“I wanted to offer people an experience through my business. That’s why I created the Lemon Tours. The guests can walk around our property following guided tours to discover more about terraces and have the chance to taste our lemons in all their declinations.” Lemons are almost like a badge of honor to the Aceto family.
“Lemon, to me, symbolizes union, and for this reason, I like to gift it to the people I meet, could they be lawyers, doctors, or politicians. I’m proud to show the world the result of our hard work. Often when I fill up the baskets with the fruits that are ready to be shipped and sold, I feel a lump in my throat because I wouldn’t say I like the idea of losing them. It’s almost like the lemons are all children of mine that I love equally, even if they are not good-looking or show imperfections. I believe that when the lemons are far from looking perfect, you have a biological, healthy product”.
A life that revolves around lemons
Salvatore wasn’t like the kids of his age: when he was 11 years old, during summertime, he preferred to pick lemons rather than go to the beach with friends. “It wasn’t clear to me back then, but now I know that the only life for me is the one full of lemons. I intend to keep the tradition alive while promoting my family business and showing the world how precious our land and its fruits are. It’s true that here in the Amalfi Coast, a farmer is a producer of goods, but at the same time, he’s someone who protects the environment”.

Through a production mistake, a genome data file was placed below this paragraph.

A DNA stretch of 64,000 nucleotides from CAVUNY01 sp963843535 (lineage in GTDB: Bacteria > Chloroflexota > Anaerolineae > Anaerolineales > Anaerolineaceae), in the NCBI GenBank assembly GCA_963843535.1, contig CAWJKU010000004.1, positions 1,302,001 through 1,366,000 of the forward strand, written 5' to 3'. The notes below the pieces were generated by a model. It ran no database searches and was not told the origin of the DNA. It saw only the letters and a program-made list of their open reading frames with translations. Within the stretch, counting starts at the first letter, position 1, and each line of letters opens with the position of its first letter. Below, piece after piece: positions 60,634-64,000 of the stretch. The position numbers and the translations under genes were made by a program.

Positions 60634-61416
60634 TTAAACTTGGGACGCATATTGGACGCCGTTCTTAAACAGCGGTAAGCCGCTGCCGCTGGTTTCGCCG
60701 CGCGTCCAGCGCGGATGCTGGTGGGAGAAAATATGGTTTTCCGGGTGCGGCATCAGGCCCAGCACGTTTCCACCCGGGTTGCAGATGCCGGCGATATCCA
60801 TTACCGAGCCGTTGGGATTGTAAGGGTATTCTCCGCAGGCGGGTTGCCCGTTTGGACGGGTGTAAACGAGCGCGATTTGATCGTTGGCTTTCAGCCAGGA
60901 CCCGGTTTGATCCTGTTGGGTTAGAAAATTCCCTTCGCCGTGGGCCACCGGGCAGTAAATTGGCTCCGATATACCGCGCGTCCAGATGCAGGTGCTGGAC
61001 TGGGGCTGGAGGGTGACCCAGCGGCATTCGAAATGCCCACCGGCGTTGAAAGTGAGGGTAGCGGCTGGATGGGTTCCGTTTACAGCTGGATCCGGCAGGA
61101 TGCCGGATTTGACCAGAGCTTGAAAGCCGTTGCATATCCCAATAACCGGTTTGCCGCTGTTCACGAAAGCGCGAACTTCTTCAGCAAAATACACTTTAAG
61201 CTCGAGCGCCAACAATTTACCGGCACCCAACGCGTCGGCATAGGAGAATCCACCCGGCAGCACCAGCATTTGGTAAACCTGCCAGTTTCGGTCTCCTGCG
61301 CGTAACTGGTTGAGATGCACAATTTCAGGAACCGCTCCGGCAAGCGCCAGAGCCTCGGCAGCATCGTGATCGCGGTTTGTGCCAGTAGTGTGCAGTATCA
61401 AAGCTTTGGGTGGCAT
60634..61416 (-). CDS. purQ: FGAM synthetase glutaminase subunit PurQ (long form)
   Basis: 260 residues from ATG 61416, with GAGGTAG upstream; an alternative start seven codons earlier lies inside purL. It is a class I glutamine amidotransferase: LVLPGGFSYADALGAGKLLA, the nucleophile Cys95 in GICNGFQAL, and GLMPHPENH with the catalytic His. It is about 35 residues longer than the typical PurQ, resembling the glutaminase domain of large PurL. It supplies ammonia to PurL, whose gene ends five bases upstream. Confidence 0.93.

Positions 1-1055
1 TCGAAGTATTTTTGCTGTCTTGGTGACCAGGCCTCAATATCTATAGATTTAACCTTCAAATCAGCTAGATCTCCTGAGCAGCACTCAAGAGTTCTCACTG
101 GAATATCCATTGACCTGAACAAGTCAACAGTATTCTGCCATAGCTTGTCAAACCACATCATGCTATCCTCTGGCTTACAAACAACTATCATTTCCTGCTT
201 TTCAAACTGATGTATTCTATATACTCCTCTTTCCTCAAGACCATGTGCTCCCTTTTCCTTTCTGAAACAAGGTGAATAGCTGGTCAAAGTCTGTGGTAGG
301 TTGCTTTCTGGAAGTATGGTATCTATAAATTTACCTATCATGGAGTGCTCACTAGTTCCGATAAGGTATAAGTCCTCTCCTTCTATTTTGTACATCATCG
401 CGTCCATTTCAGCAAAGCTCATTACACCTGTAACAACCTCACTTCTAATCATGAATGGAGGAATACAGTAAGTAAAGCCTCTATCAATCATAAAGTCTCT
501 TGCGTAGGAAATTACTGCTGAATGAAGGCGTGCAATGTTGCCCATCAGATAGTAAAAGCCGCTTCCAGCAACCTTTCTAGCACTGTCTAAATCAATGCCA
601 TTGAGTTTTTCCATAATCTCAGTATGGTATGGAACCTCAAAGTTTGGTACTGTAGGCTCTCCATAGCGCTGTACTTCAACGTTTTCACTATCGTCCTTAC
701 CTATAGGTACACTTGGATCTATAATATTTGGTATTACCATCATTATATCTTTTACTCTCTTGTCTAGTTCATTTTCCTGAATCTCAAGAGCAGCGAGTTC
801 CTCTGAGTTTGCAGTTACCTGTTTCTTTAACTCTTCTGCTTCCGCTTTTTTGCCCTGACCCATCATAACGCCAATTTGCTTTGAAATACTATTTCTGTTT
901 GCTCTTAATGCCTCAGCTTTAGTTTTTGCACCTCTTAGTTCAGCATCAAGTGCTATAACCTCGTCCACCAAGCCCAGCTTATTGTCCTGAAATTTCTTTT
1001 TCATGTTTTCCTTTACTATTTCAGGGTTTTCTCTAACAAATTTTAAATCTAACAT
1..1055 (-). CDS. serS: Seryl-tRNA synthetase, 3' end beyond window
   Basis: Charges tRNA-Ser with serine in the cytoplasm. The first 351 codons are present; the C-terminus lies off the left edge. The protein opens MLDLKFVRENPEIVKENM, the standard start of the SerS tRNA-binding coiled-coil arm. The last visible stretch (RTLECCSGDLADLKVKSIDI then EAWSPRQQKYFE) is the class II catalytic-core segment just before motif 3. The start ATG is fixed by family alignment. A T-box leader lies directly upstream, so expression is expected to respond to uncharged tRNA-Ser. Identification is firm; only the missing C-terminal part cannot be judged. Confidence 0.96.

We are talking about a type of profession that doesn’t look for validation as its reason to exist, but rather, it’s kept alive by the passion of people who are thrilled to work with nature in one of the most beautiful places in the world. It is a type of love that must be passed on and spread. “When my day is over, I’m happy as I go to sleep at night. I feel content that I managed my terraces well and safeguarded my land. I don’t work only for myself or my family. I also do it for my Amalfi Coast people and everyone who worked hard to make this land what it is today”. The Amalfi Coast has been designated a World Heritage Site by the United Nations Education, Scientific, and Cultural Organization (UNESCO). This happened not by luck but thanks to the work of the community.
(Translation by Michela Pandolfi)